“Come on. ..you know sex sells wine.. even if it doesn’t.”
This week’s wine news: Wine ads are missing the point by emphasizing sex. Plus, a wine country fire update and expensive wine foolishness
• Sex doesn’t sell: A new study, published in the academic journal Sex Roles, casts doubt on whether sex actually sells products. This result should be especially important for wine marketers, who rely on sex almost as often as they do snobbery to sell wine. The Italian study found that women were less likely to find a product attractive and were less likely to purchase it if the product used sexual female models than if the ad was neutral. Men, even more surprisingly, were unaffected by ads’ sexualization. Said the authors: “The present study has practical implications for marketers because it suggests that ‘sex does not sell.’ In addition, considering both the psychological damage and practical inefficacy of sexualized ads, our findings have important implications for public policy.”
• Scorched vines: The Wine Spectator does a fine job recapping this fall’s California wine country wild fires, “More than 200 wineries are in evacuation zones. A few vintners have managed to return to their properties to assess damage in recent days. But evacuation orders remain in place for much of the area, keeping many out.” I did a Napa radio show a couple of weeks ago, and it looked like the worst of the fire season was over. But then the Glass Fire sprang up last week.
• Betting on wine: We’ve written several times about the Kafka-esque reality of Liv-Ex, a stock exchange for the world’s most expensive wines. I mention it again to show one should drink wine instead of investing in it. A smart investor, according to the Liv-Ex article, would have seen a 20 percent return in a decade by investing in specific Robert Parker-favorited wines. Wow — two percent a year? Can’t I get that with a bank CD and then drink the wine?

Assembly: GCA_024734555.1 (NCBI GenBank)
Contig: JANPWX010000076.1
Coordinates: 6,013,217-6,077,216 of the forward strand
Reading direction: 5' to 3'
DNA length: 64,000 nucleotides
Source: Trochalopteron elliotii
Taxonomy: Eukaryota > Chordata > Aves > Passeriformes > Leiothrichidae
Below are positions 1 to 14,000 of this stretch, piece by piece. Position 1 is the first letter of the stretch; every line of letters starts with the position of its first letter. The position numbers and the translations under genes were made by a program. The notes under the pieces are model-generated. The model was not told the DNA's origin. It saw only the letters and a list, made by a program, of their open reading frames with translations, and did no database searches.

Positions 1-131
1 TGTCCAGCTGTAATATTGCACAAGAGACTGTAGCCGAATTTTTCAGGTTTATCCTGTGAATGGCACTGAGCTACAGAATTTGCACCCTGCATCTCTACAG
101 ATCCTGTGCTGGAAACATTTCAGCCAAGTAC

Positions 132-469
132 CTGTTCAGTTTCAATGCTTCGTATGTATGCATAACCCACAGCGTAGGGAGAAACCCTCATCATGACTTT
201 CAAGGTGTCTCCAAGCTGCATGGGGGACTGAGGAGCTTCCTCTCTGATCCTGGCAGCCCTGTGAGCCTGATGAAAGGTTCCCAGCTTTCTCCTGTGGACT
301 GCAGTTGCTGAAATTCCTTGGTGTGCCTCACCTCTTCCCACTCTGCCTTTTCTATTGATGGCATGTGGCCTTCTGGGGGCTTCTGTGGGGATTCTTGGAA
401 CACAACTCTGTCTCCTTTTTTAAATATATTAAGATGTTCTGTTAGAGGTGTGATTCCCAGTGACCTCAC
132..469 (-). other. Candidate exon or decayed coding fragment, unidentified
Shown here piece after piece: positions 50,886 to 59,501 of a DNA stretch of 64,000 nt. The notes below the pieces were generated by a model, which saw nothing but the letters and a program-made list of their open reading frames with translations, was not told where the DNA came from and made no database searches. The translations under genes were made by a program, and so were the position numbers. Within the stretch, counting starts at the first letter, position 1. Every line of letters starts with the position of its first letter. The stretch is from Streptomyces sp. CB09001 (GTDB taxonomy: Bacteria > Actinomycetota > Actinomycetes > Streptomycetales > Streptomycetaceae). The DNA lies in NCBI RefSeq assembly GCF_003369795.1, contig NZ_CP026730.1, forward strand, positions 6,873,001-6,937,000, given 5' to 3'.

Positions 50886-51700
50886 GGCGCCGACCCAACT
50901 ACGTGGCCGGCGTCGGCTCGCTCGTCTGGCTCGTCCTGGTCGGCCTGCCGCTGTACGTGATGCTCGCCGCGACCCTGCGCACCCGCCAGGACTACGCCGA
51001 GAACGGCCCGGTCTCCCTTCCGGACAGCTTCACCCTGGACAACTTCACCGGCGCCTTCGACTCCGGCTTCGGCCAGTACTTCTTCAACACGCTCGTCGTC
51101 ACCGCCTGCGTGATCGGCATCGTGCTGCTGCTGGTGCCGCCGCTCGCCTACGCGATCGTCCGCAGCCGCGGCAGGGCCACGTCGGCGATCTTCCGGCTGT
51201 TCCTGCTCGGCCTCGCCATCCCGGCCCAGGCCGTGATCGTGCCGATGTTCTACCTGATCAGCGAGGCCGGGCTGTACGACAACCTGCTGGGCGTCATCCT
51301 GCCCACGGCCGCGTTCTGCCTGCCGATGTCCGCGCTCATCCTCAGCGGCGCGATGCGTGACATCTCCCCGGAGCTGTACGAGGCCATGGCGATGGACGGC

Stiller & Meara’s radio wine ad helped sell millions of cases of Blue Nun
In one respect, this 1970s Stiller & Meara radio wine ad for Blue Nun is nothing more than Ed Sullivan show-style stand-up comic corniness, complete with bad puns and worse one-liners. “How did I know you’re a stranger?” asks Anne Meara. Answers Jerry Stiller, not missing a beat despite the fact that the joke is probably as old as jokes get: “That’s right, Elliot Stranger.”
So why does the ad work?
Because it doesn’t make wine something that it’s not, like almost every wine ad we’ve looked at on the blog. It’s not snotty and it’s not about beautiful people being beautiful, the two most common faults of wine advertising. Rather, it focuses on two seemingly ordinary people, one of whom wants to buy wine for a dinner party. So why not buy Blue Nun, “the delicious white wine that’s correct with any dish”?
In the end, isn’t that what we’re all looking for, whether wine-guzzling Baby Boomer or hard seltzer drinking Millennial? Doesn’t everyone want something enjoyable to drink with dinner without any fuss and bother? Instead, we get snobby art openings and double entendre kangaroos.